Everyone reaches a point in their life when they ask who can they turn to for financial advice. When you’re a kid, it’s probably your Mom or Dad telling how much birthday money you can spend and how much you need to save. When you’re a teenager it’s still your Mom and Dad but you just ignore their advice and do what you want - which is spend it.
However, sooner or later, when you have some work experience under your belt, you gain an understanding of just how hard it is to save for today’s needs let alone for retirement. At that point, Mom and Dad may not be around or you recognize they are not the all-knowing experts you thought they were when you were a kid. So, where do you start and what do you ask?
Ask yourself if any of the scenarios below fit your situation. If so, you should seek a financial advisor.
- Dealing with a big life event: If you’re getting married, starting a business, want to quit your job to travel the world for a year, or experiencing another life change.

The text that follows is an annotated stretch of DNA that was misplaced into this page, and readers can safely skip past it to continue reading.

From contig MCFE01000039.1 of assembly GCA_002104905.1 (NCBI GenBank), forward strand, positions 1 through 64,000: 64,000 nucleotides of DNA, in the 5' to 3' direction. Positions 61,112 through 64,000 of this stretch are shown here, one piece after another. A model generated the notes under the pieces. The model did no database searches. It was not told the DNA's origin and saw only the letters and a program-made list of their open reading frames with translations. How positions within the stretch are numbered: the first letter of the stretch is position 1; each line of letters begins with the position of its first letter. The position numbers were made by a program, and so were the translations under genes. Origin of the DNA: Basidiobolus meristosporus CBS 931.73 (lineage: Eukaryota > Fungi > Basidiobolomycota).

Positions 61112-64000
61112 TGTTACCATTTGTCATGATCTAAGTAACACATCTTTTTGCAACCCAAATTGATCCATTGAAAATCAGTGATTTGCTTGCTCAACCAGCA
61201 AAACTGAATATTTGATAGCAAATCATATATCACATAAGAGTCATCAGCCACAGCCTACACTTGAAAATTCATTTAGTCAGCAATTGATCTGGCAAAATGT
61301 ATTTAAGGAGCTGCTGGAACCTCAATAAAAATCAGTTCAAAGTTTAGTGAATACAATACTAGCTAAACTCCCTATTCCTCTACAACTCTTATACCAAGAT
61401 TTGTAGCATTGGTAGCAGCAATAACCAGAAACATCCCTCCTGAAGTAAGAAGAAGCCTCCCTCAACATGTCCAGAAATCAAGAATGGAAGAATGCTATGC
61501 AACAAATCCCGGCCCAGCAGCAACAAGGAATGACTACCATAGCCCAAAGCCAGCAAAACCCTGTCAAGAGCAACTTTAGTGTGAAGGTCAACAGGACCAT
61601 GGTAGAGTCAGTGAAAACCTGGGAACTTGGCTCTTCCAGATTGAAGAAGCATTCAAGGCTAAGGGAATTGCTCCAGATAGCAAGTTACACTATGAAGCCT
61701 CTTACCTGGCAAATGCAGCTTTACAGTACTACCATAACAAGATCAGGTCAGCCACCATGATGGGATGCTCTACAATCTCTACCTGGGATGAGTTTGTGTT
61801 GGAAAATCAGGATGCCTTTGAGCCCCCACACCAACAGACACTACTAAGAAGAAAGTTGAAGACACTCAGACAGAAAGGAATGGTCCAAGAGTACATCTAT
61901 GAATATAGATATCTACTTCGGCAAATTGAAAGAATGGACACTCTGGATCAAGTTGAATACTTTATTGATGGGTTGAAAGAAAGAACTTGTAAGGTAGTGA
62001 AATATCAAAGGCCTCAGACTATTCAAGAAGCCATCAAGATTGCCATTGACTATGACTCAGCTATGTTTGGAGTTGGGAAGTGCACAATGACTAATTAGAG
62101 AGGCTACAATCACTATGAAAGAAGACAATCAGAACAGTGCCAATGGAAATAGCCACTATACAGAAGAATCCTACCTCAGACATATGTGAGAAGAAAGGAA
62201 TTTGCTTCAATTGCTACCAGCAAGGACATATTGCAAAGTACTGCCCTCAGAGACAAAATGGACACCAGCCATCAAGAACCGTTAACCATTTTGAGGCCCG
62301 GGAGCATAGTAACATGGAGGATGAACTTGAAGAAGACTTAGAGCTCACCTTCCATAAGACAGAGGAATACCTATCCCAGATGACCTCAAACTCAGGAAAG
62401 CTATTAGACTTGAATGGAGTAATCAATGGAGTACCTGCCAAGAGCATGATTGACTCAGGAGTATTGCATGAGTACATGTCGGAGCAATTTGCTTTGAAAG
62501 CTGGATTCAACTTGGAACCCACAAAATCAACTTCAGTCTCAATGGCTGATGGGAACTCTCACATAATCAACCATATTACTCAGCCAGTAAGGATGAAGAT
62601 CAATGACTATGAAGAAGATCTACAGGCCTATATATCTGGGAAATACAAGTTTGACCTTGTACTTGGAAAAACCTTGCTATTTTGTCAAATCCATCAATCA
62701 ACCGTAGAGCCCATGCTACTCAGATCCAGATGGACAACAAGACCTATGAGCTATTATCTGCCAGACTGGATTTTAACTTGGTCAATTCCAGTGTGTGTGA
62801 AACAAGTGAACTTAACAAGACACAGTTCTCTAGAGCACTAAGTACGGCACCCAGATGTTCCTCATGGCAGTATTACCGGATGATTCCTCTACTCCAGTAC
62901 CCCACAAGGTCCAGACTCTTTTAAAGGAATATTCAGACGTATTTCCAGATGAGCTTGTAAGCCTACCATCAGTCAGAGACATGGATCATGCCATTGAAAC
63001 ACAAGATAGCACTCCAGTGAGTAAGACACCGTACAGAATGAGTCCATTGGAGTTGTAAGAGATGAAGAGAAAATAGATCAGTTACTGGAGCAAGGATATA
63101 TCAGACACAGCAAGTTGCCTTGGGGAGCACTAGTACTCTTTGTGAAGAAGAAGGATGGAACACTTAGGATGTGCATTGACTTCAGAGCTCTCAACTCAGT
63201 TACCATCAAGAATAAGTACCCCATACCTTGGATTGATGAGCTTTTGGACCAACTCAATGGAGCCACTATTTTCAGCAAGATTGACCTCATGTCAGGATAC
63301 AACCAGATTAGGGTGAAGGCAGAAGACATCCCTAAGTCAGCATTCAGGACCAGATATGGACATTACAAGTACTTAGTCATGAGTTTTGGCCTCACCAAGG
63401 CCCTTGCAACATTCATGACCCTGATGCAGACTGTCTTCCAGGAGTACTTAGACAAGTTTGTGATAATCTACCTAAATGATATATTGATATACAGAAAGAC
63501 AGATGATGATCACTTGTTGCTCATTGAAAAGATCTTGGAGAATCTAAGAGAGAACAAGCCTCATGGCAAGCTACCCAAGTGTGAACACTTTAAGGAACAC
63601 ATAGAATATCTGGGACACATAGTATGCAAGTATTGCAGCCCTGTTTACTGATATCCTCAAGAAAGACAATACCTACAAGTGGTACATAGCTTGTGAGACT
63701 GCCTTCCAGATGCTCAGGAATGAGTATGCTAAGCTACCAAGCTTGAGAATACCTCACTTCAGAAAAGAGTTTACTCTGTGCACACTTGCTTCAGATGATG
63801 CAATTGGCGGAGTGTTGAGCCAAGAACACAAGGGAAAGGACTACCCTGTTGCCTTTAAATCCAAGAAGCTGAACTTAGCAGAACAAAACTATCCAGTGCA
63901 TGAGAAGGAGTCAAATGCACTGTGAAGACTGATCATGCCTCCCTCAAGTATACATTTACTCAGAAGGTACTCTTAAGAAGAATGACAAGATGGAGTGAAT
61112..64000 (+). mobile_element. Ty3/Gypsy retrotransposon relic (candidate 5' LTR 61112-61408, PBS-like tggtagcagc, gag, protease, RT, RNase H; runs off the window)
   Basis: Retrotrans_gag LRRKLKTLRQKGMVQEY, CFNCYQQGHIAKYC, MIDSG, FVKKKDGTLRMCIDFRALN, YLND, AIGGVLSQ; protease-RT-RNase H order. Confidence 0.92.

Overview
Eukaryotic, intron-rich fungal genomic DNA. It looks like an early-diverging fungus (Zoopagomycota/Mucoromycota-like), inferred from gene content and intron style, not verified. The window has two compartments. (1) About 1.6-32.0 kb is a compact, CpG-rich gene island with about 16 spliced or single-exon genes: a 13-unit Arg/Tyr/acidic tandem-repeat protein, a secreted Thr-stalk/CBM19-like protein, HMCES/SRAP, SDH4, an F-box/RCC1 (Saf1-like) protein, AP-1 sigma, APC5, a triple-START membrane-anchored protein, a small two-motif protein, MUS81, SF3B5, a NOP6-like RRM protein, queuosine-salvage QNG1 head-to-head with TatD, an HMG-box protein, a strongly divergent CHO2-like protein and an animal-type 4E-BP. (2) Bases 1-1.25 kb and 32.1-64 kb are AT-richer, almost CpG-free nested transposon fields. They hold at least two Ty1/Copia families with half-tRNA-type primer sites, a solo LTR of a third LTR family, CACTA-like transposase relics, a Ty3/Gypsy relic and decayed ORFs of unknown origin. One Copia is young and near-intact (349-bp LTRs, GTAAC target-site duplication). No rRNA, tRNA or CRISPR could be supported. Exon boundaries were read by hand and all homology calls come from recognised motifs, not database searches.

- Feeling overwhelmed by money issues: Maybe you’re trying to invest an inheritance, juggle multiple financial goals, handle finances during an impending divorce or reduce your taxes.
- Looking for someone to hold you accountable: Sometimes it’s hard to stick to money decisions. No matter how good the financial plan, it won’t work if it isn’t implemented and there’s no accountability.
- Making decisions in the dark: Do you know your net worth or how to figure it out? Do you know your retirement account asset allocation?
- Not feeling financially secure: If your life and career are going great but your finances aren’t.
Ask Colleagues and Friends
Word of mouth is still the greatest marketing tool any company has – especially ones that provide the type of personal services financial advisors do. Therefore, ask colleagues and friends whose opinion you value if they have a financial advisor they like working with. People who you value, and that value you, will not want to steer you to someone they are unsure of. Think about it, if you use a plumber that you didn’t like the work they did on a recent project, would you recommend them to a colleague or friend you valued? Mixing family and money? That’s up to you, but sometimes it’s worse than politics.
If you Google “financial advisor” or “financial advice”, you will be introduced to a world as large and intimidating as any that exists on the internet. Brokerages, banks, insurance companies and advisors compete for visibility in the most expensive segment of internet advertising – financial services. Let’s help narrow down the choices.